But the government cannot do it alone, he added.  The importance of the private sector in aiding the U.S. government in protecting against cyberattacks was reflected when the Senate Committee on Homeland Security and Governmental Affairs held a roundtable meeting for members and their staff last May 15, titled “Cybersecurity Roles and Responsibilities: Private Sector Perspectives.”  In an example of bipartisanship, Sen. Ron Johnson (R-Wisconsin) and Sen. Gary C.

They also addressed the challenges of public-private collaboration to share information, to respond to cyber incidents and to defend critical infrastructure against cyber threats.  Lockheed Martin Is Helping the Pentagon Defend Itself from Cyber Threats  As the U.S. and international governments continue to focus on and invest in cybersecurity, Lockheed Martin (NYSE:LMT) provides important national defense capabilities across all five military domains — cyber, space, ground, maritime and air.

“China has deployed AI to advance an autocratic agenda, and to commit human rights violations, setting an example that other authoritarian regimes will be quick to adopt and that will be increasingly difficult to counteract,” according to the commission.  In addition, the Defense Advanced Research Projects Agency (DARPA), which funds projects for the U.S. military, announced in September 2018 a multi-year investment or more than $2 billion in new and existing programs called “Next AI.” Goals include automating critical DoD business processes, such as security clearance vetting and accrediting software systems;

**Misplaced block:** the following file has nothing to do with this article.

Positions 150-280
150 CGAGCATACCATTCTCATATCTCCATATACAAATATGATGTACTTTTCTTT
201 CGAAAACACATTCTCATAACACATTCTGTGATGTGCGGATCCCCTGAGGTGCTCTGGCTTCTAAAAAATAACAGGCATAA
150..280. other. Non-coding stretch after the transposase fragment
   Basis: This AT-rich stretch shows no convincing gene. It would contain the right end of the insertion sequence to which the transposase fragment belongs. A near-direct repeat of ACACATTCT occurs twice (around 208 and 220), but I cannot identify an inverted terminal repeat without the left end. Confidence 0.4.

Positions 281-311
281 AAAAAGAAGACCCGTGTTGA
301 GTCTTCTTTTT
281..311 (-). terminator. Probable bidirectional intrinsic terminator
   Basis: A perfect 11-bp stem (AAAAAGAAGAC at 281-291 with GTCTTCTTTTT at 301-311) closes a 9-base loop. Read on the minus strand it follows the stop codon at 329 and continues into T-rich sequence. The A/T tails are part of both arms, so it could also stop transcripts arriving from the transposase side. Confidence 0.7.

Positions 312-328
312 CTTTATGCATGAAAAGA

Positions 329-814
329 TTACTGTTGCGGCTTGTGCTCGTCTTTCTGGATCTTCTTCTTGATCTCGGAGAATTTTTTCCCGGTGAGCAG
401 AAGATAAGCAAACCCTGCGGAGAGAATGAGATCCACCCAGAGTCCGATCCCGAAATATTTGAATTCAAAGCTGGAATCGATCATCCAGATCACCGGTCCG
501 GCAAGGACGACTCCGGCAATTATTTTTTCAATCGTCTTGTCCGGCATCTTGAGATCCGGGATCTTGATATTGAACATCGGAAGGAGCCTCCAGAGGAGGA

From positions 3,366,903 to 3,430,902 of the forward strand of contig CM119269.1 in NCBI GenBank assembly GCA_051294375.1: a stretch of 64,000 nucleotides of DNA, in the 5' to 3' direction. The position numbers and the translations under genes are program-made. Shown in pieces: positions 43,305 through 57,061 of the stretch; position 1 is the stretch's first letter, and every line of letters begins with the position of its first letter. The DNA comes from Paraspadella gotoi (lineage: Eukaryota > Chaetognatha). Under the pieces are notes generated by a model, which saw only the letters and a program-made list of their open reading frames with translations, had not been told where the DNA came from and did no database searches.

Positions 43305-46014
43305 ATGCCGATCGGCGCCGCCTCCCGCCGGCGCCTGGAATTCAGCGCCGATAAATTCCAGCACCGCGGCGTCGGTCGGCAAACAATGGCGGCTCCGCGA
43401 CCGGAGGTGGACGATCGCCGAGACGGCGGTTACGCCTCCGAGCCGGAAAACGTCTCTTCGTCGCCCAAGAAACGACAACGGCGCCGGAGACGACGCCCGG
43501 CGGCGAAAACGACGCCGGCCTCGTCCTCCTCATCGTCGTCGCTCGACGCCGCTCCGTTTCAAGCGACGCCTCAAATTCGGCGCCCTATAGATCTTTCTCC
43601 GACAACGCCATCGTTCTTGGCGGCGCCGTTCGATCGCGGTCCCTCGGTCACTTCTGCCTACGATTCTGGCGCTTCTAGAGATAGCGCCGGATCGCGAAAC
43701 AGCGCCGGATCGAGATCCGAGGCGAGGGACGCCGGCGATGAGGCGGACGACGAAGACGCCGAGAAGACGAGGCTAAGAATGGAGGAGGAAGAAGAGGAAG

An Artificial Intelligence Exploration (AIE) program, first announced by DARPA in July 2018 and renewed in August 2019, is involved with a series of high-risk, high-payoff projects where researchers work to establish the feasibility of new AI concepts within 18 months of award.

It seeks to protect against in-orbit collisions, radio frequency interference (RFI) and the actions of U.S. adversaries that pose risks to U.S. space assets.  National security threats in space include a growing number of foreign satellites and non-space assets that seem designed for intelligence gathering, counterspace technology testing and radio frequency interference.

China’s highly maneuverable and experimental Shijian 17 (SJ-17) and its early-warning military TJS series satellites also have drawn the attention of space experts who are monitoring their movements in geostationary orbit roughly 22,236 miles above the Earth.

Further Chinese cyber actions against a foreign government came in 2017 with a computer network attack against Indian satellite communications and again in 2018 when China targeted satellite operators, defense contractors and telecommunication companies.